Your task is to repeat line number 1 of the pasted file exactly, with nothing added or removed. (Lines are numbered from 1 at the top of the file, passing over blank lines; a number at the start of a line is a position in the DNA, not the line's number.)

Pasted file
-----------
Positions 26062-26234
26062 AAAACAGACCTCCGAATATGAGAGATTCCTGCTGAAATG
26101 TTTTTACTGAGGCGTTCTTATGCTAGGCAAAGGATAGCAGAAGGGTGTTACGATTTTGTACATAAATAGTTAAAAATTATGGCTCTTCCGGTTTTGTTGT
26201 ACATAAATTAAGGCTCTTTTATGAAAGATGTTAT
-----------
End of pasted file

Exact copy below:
Positions 26062-26234